Ancient Images by Ramsey Campbell

I tend to find that some of the most effective horror is built upon a foundation of real life events and occurrences. This gives the story a certain level of believability and the reader can accept the fictional aspects of the story more willingly. With this in mind, I was almost wetting myself with anticipation when Ramsey Campbell began describing a lost Lugosi/Karloff film with a very ghastly past in his novel, Ancient Images.

From Samhain Publishing:

A lost horror film holds the key to terrifying secrets.

The legends have persisted for decades of a lost horror film starring Boris Karloff and Bela Lugosi that was never released. Rumor has it that, for reasons long forgotten, powerful forces suppressed the film and burned all known prints. Nobody now living has seen the finished film. But that might no longer be true…

Film researcher Sandy Allan is invited to a screening of a newly discovered sole-surviving print, but then the film disappears and the real horror begins. Sandy’s search for the film leads her to Redfield, a rural community known for its rich soil, fertilized by blood from an ancient massacre. But Redfield guards its secrets closely, with good reason. During every step of her search, Sandy is watched, shadowed by strange figures. Is it paranoia, or is someone—or something—determined to keep the lost film and the secrets it reveals buried forever?

Ramsey Campbell has a style that slowly slithers its way into your psyche and nests there. If you are unfamiliar with his writing, he builds up the atmosphere around the plot with such subtlety that the reader does not even realize what is happening until that beast that has worked its way into your head is ready to strike. Ancient Images is no different as Campbell plays up the literary elements of the genre to perfection. Now don’t get me wrong- this story isn’t all about the words because Campbell throws in a healthy dose of nastiness in the form of ancient rituals and some truly “unique” townsfolk. There is also a bunch of gypsy/hippies that add a bit of the bizarre to the proceedings. These elements certainly help with the pacing and make the book more accessible to the “pulp” genre crowd.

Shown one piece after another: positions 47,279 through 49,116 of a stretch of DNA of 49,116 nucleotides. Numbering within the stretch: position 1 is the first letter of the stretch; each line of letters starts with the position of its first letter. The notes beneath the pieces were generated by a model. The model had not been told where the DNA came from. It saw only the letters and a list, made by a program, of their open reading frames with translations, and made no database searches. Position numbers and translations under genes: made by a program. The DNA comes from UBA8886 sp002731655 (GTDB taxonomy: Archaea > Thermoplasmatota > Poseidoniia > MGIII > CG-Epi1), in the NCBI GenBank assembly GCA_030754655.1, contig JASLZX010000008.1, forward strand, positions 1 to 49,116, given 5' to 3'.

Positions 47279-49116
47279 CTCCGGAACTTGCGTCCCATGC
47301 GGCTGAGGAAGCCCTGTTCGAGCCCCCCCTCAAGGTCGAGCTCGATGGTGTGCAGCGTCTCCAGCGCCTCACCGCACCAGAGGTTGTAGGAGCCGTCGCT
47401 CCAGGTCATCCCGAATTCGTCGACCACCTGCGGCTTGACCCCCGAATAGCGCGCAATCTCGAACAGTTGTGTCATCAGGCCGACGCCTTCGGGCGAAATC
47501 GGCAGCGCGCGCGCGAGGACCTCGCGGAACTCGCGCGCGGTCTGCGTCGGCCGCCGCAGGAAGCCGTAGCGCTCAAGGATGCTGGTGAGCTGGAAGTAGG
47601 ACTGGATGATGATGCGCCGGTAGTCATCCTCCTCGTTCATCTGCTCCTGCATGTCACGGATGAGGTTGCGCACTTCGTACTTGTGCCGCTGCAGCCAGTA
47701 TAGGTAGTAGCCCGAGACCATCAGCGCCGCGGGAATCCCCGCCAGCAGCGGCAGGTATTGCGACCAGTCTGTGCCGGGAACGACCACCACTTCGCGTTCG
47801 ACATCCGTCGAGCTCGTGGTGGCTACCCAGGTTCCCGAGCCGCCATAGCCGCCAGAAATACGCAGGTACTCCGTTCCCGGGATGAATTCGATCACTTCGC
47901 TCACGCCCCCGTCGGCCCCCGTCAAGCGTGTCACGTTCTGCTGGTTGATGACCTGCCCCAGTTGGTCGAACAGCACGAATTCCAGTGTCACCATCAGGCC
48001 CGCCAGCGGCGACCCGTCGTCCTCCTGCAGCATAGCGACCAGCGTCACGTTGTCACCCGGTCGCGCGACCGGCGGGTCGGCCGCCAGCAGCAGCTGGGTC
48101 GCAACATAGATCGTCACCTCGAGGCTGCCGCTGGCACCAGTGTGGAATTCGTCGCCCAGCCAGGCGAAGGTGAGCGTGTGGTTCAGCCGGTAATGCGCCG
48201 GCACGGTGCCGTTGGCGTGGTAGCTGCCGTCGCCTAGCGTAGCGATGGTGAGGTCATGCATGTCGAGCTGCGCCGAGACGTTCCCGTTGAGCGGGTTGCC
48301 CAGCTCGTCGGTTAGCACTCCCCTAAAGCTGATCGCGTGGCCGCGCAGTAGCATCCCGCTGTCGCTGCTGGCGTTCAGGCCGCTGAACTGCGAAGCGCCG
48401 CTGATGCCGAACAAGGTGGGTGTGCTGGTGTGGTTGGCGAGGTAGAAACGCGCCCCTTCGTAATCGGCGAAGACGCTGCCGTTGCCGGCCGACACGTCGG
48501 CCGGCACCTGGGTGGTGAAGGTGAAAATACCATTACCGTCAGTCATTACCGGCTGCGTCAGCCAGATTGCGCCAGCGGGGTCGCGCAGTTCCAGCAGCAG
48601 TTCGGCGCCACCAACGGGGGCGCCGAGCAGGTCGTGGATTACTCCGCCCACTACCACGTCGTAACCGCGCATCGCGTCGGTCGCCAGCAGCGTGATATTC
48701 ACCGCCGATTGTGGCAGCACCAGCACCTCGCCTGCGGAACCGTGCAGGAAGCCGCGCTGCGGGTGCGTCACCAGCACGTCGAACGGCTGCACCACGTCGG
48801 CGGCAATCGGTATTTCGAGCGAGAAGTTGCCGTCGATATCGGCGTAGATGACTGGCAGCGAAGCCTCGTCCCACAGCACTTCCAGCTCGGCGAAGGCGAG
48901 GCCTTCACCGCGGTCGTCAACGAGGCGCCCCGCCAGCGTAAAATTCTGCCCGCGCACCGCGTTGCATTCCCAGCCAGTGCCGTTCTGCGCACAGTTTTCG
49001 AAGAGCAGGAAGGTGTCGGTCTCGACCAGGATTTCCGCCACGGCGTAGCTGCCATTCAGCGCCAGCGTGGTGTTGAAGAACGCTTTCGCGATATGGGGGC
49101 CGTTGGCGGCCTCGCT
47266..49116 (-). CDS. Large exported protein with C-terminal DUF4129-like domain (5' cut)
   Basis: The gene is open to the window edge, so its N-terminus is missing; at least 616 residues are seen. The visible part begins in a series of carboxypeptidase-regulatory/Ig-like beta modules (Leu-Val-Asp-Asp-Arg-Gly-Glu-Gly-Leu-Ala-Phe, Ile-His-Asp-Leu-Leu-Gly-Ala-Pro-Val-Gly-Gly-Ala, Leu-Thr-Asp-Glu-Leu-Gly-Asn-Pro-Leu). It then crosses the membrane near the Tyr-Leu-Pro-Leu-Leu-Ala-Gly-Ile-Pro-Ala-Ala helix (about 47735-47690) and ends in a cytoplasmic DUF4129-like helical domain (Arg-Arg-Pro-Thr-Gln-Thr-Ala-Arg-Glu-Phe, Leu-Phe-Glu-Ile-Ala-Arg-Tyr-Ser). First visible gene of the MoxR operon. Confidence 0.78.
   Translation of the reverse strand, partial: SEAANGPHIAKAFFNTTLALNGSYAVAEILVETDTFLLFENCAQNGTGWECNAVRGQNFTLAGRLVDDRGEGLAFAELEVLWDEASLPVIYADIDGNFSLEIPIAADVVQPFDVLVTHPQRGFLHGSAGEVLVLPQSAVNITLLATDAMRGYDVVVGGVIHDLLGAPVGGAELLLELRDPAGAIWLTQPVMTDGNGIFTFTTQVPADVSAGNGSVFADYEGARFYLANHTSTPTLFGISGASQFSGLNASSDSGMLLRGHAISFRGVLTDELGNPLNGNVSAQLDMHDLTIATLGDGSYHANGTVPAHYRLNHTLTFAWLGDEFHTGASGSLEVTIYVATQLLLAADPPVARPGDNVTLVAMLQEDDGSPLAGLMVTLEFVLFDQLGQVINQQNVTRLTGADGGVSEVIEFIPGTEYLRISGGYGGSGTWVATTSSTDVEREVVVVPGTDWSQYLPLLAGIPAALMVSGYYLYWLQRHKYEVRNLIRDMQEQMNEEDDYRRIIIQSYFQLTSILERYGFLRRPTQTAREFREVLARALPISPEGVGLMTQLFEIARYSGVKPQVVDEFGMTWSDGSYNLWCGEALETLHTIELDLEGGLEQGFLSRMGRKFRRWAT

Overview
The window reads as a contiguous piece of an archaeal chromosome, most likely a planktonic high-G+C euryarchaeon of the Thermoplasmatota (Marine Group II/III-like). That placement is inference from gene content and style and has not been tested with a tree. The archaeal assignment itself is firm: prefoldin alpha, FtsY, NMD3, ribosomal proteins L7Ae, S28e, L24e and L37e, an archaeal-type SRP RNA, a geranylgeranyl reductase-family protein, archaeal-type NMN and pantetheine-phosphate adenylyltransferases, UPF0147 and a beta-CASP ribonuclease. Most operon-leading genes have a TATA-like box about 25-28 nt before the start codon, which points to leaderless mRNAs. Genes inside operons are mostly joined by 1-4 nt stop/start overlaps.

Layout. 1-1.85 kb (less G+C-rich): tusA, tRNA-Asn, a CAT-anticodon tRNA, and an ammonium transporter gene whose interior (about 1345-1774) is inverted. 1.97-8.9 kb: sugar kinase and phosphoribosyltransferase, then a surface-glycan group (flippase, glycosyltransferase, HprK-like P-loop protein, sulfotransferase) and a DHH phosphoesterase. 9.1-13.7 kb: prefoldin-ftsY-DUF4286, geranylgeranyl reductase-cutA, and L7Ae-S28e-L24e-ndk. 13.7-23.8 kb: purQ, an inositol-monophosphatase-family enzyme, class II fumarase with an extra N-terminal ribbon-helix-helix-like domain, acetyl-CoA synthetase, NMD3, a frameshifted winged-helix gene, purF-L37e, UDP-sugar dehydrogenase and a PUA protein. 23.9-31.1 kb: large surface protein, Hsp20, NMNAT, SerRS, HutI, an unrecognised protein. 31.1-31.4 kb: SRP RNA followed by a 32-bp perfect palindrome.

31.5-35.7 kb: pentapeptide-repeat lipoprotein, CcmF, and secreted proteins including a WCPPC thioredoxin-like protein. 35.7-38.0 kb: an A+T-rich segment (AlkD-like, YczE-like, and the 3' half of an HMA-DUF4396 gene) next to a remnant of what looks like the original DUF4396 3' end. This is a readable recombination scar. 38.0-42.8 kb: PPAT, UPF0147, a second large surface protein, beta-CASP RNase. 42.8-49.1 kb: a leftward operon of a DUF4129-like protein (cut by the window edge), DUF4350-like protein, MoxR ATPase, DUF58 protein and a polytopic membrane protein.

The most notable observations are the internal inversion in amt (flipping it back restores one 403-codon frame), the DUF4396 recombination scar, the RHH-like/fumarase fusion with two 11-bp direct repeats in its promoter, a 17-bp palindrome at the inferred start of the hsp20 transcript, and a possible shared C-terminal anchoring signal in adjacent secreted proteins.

The story is fantastic as Campbell builds and builds to what the reader expects to be a grand crescendo. Unfortunately, the elegance and tension of Campbell’s style may have built up my expectations a bit too much, as I was slightly disappointed with the ending. It was like watching the finale of a great film and the credits begin to roll just when you thought that another scene or two were on their way. It was also slightly disappointing to see the focus of the novel shift from this mysterious film to a pagan community who has relied on some very interesting techniques to ensure a healthy wheat harvest. The beginning of the book promises a story that would be a genre fan’s dream (Lugosi/Karloff lost film!!!!!!!) but ultimately, the story reverts to some well worn genre territory. This isn’t necessarily a bad thing since Campbell’s style is so distinct that, although the plot may seem familiar, the story as a whole certainly feels fresh.

Ancient Images is a well crafted tale with a very interesting premise. The prose is spectacular and the mood is brooding and malicious. If you’ve read Campbell in the past, well, you know what you are getting into and this certainly is one of his best works. If you are a Campbell newcomer, I can’t think of a better example of the man’s literary prowess.

This entry was posted in Novels, Reviews and tagged , , by Pat Dreadful. Bookmark the permalink.

About Pat Dreadful

Father of three. Impregnator of one. Pat lives in the backwoods of Pennsylvania where he splits his time between moonshining and moonlighting. He used to be the sole proprietor of a funky little site called Grade Z Horror but jumped at the chance to work with Meli and Colum. He was raised on King and Crichton but quickly found true salvation in the works of Ketchum and Laymon. When not selling plasma to afford those highly sought after Jeff Strand limited editions, Pat can be found sitting on his back porch with a pipe full of Perique and the sounds of summer coming through a beat up transistor radio. Simply put, he is a true ramblin’ boy of pleasure. The books that have shaped Pat’s warped lil’ ol’ mind have included Dweller by Jeff Strand, It by Stephen King, Boy’s Life by Robert McCammon, The Traveling Vampire Show by Richard Laymon and The Girl Next Door by Jack Ketchum. Pat is always on the lookout for a good coming-of-age yarn so shoot your suggestions to You can also follow his unsavory exploits over at

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